Apple has never had (or requested) control over pricing - the agreement with publishers allowed them to set whatever price they wanted. But if the publishers subsequently agreed to a lower price elsewhere, Apple wanted to be offered the same price. How do you see that causing harm to customers or the market?
re: Why is it
I don't think it's quite the same as the Microsoft antitrust case.
and also, i'm not sure how the old method would work with digital formats. The old way, as I understand it, required the likes of amazon to pay half-price for the books it intended to sell. And it could then sell them for whatever price it wanted.
But surely that method is geared for physical books.
For digital books, which applies to Apple more than Amazon, paying half up front doesn't make a lot of sense. Paying just for the exact numbers of books that are sold to customers is a lot easier and makes much more sense. And that is how the agency model works, isn't it?
Re: re: Why is it
The wholesale of books is like paying for a bunch of licences, buy 10000 for a fiver each. Sell em for whatever you want. But don't sell more than 10000. No different to selling physical stock.
Publisher gets his cash and Amazon carry the risk if the book flops.
The agency model is the publisher saying sell the books for what we say or you can't sell em. If they supply them in lots of 1 or 1000 or 10000 it makes no odds. The publisher is forcing everyone to sell their books at a price they decide.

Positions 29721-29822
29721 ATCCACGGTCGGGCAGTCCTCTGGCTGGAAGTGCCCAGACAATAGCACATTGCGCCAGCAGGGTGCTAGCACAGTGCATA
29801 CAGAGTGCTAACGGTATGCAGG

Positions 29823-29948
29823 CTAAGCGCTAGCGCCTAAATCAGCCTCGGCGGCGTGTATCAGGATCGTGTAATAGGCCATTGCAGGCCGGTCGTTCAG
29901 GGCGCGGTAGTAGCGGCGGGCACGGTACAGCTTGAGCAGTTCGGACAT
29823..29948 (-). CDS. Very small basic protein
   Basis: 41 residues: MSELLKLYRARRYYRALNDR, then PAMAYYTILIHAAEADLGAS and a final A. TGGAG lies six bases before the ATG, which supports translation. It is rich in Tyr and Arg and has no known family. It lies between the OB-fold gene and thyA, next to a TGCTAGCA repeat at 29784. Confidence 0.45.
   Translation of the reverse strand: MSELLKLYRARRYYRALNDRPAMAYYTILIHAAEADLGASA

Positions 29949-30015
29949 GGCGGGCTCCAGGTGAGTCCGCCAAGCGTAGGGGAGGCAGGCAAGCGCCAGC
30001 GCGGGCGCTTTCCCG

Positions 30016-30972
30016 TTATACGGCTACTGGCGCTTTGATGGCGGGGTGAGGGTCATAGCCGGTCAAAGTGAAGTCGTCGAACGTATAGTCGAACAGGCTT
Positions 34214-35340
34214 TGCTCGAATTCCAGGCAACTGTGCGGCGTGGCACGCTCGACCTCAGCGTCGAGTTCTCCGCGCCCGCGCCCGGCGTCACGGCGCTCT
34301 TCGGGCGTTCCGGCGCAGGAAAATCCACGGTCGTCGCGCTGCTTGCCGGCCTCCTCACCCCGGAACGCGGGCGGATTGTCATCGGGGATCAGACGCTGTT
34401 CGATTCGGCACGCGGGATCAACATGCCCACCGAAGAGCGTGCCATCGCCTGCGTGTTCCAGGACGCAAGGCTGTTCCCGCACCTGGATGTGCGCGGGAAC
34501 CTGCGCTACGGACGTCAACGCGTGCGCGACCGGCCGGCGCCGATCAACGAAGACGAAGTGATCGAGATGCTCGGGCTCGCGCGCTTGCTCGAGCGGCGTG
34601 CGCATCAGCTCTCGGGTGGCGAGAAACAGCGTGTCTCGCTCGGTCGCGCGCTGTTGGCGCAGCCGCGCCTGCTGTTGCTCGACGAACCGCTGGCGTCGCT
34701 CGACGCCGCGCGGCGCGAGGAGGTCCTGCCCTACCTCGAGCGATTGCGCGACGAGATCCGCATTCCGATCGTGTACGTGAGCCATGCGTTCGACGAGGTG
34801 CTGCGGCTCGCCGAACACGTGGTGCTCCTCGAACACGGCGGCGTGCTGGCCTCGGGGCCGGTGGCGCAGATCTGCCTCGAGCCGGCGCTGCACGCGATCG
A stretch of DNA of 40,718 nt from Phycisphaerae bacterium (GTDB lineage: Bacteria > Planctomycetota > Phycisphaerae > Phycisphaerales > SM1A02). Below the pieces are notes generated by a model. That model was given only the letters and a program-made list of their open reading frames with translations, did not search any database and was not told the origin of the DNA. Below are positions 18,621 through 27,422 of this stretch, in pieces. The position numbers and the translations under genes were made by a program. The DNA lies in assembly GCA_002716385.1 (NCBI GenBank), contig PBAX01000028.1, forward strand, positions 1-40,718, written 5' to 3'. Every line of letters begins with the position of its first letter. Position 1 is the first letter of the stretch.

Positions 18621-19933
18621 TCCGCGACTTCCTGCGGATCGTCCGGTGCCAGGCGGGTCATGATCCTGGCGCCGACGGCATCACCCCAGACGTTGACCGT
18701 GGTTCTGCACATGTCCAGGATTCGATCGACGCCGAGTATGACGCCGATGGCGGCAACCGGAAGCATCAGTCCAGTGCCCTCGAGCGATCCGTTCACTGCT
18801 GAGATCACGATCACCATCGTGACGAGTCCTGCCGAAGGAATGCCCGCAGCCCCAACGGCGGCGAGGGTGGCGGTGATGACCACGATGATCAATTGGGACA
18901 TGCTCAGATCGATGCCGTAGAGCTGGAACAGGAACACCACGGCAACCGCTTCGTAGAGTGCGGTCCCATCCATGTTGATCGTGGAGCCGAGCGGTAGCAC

If the seller and the publisher get together and split the final selling price to the consumer they then have a vested interest in keeping the price high.
Hope this helps.
Higher prices not necessarily more profitable
Where sales are price-sensitive, simply raising prices does not insure greater profit. I wouldn't be surprised if all parties actually were to see massively greater sales figures if e-book prices were sharply reduced — seeing as it virtually costs no more to distribute a million e-books than to sell a single copy. I know I would immediately buy hundreds of them, were they offered for a dollar a piece. At current prices though, and seeing as how e-books cannot be resold or even given away, I haven't bought any, and probably never will.
Re: re: Why is it
Amazon never carried the risk on digital books.
The sales model Amazon used for e-books before Apple came out was to give authors only 35% of actual sales.
That's actually still applies for books costing more than $9.99, or many territories.
Info here (see 35% royalty option): https://kdp.amazon.com/self-publishing/help?topicId=A29FL26OKE7R7B
Hardly a "free pass"...
The publishers are going to be found guilty of price fixing in the EU. There's absolutely no doubt about it - none. They know this and there will be contingencies on their books for this from day 1 of the Agnecy Pricing agreement.
The only doubt in all of this is what happens to Apple - its quite likely they are going to take a massive hit due to them being the company setting the "price floor" via the app store. It may be borderline legal in the USA but its most definitely not in the EU.
However none of this money is going to find its way to normal consumers, who are the ones being ripped off NOW.
As such I think the EU is doing the right thing by trying to minimise the harm to consumers, better to get the price-fixing sorted out ASAP than to apply fines 2 years down the line.
Could bail out Greece in one easy move.
Save the Germans from having to do it.
Maybe the simplest approach would to be tell the publishers that any minimum price must be before any agency fees - e.g. in this case it would be ~ 77% of the Apple price.
Combined with some rules about exclusive distribution deals this would provide room for market competition while avoiding predatory pricing.
All Apple have to do is drop the "you can't sell cheaper to any competitor" clause - the indirect control over competitor's pricing is the anti-competitive issue here...